This manual is itself something of an innovation. With the advice and consent of consultants from the several areas of specialization, the guidelines for three institute programs have been reviewed, reconsidered, revised and consolidated. This year a single manual replaces that for title XI and the one for title V-B of the National Defense Education Act, and the Guidelines issued for the arts and humanities institute program.
More and more there is concern about the manpower requirements of the Nation's schools. Increasingly, the education of the children in a democracy which supports them is becoming less a matter of lip service and more a matter of life itself. Improving the qualifications of educational personnel so that elementary and secondary education can better meet the demands made upon it is basic to this concern. While the seemingly magical recruitment of college teachers from campuses all over the country continues to be an essential ingredient in a new mixture that allows the university and the school to reexamine their relationship, institute programs will continue to provide many more thousands of educational personnel with an opportunity to study, to learn and to think.
DONALD N. BIGELOW,
Director, Division of Educational Personnel Training.
Institutes for advanced study, including study in the use of new materials, may be conducted by institutions of higher education for public and private nonprofit elementary and secondary school personnel and certain other individuals. Programs among them workshops, seminars, symposia, colloquia, conferences, and others may be designed for the country as a whole or for a region. They may also serve as local inservice training vehicles for educational personnel from a school district or a single school. And, in some instances, they may provide training for a mixed group of participants from various places.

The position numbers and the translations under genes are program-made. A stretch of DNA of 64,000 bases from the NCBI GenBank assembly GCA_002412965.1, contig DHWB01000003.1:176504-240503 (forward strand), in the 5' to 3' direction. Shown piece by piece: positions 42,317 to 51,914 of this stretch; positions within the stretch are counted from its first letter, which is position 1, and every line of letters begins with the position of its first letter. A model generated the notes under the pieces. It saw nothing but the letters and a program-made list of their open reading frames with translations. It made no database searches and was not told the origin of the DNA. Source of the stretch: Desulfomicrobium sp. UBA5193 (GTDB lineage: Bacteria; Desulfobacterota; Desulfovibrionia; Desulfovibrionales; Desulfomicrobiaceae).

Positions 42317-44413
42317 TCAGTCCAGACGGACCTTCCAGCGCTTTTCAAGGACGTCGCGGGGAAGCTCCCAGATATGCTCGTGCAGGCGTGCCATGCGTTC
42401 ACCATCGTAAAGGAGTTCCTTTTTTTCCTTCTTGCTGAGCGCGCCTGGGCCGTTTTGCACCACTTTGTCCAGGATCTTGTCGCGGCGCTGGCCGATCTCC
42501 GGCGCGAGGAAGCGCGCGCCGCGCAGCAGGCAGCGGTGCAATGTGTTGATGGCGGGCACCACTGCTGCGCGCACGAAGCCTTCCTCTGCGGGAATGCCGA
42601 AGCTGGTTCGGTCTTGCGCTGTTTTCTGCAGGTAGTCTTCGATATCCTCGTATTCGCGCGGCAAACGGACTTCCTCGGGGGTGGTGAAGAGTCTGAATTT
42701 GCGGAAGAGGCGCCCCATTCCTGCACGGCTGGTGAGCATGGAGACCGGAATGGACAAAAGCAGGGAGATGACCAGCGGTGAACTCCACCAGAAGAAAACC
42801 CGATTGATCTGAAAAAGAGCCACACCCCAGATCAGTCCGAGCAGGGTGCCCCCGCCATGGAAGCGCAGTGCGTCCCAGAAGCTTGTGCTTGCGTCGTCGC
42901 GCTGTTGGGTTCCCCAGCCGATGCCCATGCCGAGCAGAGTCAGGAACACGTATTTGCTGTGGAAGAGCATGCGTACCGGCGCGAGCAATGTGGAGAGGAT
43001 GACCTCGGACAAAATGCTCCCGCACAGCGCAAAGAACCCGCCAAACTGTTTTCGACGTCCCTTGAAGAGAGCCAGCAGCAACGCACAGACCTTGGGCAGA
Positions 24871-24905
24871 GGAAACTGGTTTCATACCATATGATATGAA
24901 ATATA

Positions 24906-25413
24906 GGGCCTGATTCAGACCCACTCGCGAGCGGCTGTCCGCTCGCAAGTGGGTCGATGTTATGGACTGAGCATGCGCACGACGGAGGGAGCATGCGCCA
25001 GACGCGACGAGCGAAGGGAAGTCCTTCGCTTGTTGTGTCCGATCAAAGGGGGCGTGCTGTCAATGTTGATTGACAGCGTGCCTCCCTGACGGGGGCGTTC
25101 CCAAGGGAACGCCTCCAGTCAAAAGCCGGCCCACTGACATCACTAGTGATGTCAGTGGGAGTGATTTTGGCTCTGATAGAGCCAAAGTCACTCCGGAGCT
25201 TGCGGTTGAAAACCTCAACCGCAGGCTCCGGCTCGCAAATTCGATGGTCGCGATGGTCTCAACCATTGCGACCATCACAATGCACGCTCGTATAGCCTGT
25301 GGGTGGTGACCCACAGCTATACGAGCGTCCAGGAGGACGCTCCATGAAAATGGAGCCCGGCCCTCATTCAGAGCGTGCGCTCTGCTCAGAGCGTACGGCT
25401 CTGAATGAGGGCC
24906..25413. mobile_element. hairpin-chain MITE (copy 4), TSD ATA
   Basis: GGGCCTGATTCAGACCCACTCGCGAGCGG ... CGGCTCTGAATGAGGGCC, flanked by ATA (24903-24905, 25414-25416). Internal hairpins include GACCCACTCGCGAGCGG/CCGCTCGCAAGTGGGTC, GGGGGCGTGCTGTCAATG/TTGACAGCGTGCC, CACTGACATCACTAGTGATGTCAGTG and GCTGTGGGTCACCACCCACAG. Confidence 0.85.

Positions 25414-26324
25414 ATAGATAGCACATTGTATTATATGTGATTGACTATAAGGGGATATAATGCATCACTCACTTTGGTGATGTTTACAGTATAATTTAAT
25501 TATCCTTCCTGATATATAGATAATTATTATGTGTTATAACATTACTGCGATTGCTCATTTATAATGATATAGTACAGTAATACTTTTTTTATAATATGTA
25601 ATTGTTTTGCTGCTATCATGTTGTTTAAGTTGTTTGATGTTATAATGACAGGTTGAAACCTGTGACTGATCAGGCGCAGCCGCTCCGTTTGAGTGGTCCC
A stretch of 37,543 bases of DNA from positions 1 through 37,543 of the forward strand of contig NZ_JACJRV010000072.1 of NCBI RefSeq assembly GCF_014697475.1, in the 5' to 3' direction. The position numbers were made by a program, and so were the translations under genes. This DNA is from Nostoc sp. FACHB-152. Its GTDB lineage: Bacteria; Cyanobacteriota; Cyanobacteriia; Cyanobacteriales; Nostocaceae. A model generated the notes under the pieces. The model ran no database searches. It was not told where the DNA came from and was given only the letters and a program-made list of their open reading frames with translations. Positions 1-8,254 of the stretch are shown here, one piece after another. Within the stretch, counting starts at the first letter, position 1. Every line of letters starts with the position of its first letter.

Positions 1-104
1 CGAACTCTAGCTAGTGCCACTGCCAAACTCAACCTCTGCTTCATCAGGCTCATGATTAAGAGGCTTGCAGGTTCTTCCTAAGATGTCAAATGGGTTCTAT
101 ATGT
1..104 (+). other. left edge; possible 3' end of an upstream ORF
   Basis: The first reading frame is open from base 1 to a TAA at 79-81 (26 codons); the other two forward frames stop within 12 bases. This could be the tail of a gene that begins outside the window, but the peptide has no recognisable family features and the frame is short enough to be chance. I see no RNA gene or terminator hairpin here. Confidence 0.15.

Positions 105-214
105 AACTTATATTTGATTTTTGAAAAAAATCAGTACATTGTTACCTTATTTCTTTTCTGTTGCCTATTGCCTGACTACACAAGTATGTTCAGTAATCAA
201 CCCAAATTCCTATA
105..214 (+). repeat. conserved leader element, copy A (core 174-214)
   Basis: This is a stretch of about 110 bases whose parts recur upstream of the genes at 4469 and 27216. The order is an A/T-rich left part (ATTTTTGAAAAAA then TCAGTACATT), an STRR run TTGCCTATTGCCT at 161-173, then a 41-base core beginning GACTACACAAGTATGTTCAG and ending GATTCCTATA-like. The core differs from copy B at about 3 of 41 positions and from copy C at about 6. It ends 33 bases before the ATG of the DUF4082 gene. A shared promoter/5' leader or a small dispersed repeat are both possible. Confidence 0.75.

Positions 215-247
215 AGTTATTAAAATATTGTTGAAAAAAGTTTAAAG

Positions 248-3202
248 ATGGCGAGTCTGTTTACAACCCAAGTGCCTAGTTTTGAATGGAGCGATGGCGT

While programs may be short or long term and may run for a few days up to a calendar year, they need not be held on successive days or for a set number of weeks. They may be conducted during the summer, or part time (inservice) during the academic year; or they may be regular session programs running for a trimester, a semester or an academic year or any combination of these Part-time programs usually are offered only for participants from communities or school districts in a region small enough to allow easy commuting.
Authorization and Appropriation
Institute programs are authorized by two statutes: the National Defense Education Act (NDEA) of 1958, as amended (titles V-B and XI), and the National Foundation on the Arts and the Humanities Act (NFAHA) of 1965 (sec. 13). Programs proposed at this time will usually be conducted between July 1, 1968, and June 30, 1969, although some latitude is possible and some programs may begin earlier. However, all programs will be supported with funds appropriated by the Congress for fiscal year 1968 which, at the time this manual was printed, had not been determined or appropriated.
While the amount authorized totals $63,750,000 (with $500,000 for the arts and humanities program), the appropriation will neither automatically nor necessarily be the same. The President's budget is $43.25 million. Last year the appropriation was $37.75 million. Hence, since each of the three programs will be administered in accordance with the authorization and with the appropriation, the